7)         We are trying to work on online spaces that would allow for the kind of interactions that you’ve described. Final thoughts on anything specific about an online space that would make you want to engage.

A theme throughout the focus group was a preference for informed discussion. Members like the idea of fact-checking, links to credible sources, and the ability to access expert resources. They disfavor cursing and party and demographic identifiers. Other suggestions included uniting participants with a common goal rather than setting up a debate, and keeping the space entertaining.

 

Summary Report – UNIVERSITY OF WYOMING

December 15, 2014

Moderator: Ashley Muddiman (ENP)

A total of four participants (one male and three females) between the ages of 23 and 26 attended the focus group. Responses to the short questionnaire indicate the makeup of the group as: three Republicans, one Independent, and no Democrats; four Caucasians (none noting Hispanic descent). In response to how often they keep up with current events, two participants answered “sometimes” one answered “regularly” and one answered “not much.” Participants reported between two and four indicators of the above referenced online news behavior.

1)         In what ways, if at all, do you, personally, discuss politics or public affairs?

Overall, respondents reported a preference for in-person discussions about politics rather than those that take place online. Participants reported a hesitance to discuss politics with anyone they were not close with and voiced a concern that political discussion might lead to conflict. Primary discussion partners included: family members, friends, romantic partners, and classmates. While they enjoy talking with others who share their same views or those with differing views who help them broaden their own insight, they do not enjoy rigid and inflexible conversation partners.

2)         What, if any, online platforms and websites do you currently use to get information about politics, whether you engage or not?

All participants reported accessing news online whether they sought it out or not. Some used phone applications for breaking news and accessing formal news websites. All reported getting information about politics and current events through social networking sites, including Facebook and Twitter. Rather than seeking out information, some respondents enjoyed letting the news find them and allowing others to be the curators of what is important. One participant discussed a preference for seeking out the news so he could keep abreast of current events and access unbiased sources. In terms of engaging with others in online discussions of politics or public affairs, the participants expressed a reluctance to directly express political opinions, particularly on controversial topics. One respondent noted the threat of expressing opinions as a woman.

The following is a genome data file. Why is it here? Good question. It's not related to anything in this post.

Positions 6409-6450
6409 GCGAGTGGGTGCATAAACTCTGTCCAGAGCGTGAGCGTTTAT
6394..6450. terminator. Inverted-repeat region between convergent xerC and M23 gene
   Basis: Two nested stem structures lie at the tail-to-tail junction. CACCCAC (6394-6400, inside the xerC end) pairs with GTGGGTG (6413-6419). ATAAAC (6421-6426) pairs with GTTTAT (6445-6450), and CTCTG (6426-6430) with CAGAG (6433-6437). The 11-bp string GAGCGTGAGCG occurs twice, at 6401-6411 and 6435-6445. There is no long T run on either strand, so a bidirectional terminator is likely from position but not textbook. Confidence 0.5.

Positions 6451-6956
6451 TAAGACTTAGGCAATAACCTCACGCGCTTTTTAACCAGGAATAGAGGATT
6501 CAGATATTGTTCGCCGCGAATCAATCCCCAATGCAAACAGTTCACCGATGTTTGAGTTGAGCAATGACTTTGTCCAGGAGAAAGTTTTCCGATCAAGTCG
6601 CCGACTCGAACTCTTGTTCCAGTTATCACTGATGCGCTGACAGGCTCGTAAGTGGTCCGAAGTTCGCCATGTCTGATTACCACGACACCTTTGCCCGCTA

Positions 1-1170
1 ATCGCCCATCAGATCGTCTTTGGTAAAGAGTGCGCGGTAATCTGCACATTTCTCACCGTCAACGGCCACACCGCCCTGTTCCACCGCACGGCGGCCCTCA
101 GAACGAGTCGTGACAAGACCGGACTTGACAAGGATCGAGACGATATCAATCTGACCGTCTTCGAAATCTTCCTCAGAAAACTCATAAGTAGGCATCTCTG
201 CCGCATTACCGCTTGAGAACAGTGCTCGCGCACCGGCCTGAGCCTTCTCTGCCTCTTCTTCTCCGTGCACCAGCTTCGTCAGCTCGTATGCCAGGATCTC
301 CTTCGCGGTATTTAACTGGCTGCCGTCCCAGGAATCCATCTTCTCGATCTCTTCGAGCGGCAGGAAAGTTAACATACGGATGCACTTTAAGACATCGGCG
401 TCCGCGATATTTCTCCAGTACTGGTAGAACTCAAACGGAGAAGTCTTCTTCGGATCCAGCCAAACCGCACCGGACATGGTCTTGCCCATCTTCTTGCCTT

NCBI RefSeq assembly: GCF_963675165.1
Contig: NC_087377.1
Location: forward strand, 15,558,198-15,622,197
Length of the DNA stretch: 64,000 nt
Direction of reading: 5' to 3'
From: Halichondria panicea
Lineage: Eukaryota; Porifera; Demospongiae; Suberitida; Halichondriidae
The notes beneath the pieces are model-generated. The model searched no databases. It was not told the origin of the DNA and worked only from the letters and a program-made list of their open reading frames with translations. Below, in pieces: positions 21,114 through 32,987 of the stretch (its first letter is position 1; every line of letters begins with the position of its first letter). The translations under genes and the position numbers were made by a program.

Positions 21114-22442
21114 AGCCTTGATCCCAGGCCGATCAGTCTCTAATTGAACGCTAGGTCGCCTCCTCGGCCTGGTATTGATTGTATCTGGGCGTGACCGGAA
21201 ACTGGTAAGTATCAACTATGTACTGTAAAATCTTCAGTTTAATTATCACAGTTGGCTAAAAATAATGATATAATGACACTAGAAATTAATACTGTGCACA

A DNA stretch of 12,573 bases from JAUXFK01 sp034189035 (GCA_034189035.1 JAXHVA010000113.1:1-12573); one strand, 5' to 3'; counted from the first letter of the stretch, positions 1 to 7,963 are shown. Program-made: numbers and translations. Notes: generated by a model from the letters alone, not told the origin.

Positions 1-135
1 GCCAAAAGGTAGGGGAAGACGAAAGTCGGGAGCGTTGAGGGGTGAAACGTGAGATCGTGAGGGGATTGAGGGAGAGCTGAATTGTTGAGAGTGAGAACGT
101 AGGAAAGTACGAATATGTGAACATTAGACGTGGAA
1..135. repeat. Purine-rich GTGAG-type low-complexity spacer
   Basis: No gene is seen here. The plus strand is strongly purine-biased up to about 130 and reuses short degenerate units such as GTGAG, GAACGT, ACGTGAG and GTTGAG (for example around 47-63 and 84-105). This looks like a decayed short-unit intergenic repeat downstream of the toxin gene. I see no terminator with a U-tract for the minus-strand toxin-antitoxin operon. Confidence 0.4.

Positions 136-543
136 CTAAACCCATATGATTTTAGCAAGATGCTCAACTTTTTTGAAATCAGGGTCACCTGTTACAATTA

3)         Talk about a negative experience you’ve had with political engagement.

The negative experiences discussed by participants included: ad hominem attacks—particularly aggression toward women, polarization, conflicts, and trolling.

4)         Describe a positive experience you’ve had engaging online about politics or public affairs.

In terms of positive experiences, respondents reported enjoying interactions that were: anonymous, non-controversial, face-to face, with people they knew well, and that allowed them to learn more about issues.

5)         How do you feel about discussing politics with people who disagree with you?

The range of responses to discussing politics with disagreeable others was wide. While some respondents reported passively agreeing with people with whom they disagreed, others reported directly expressing their disagreement. In discussing politics with someone with differing opinions, respondents prefer interactions characterized by: respect, understanding, non-confrontation, openness, confidentiality, trust, and conversation partners who are experienced, knowledgeable, and calm.

6)         What are the benefits of discussing politics with people who you have a difference of opinion with?

Participants reported the benefits of political discussion with people with differing opinions as: broadening one’s own opinion, persuading others, better understanding one’s own position, and becoming better-informed.

7)         Suppose you were in charge of creating a new space for people to discuss political issues. What would that look like? What would that be like?

Ideas characterizing an ideal space for political discussion included: anonymity, moderation, welcoming multiple perspectives, small groups, in-person, and existing at a set time. A mediated and university required class that focused on current events was discussed. Participants focused on trust as an important characteristic. There was a discussion about whether that trust could exist in an online context. In terms of increasing the personalization of the discussion, participants brought up video comments and Google Hangout-type discussion groups.

8)         Final thoughts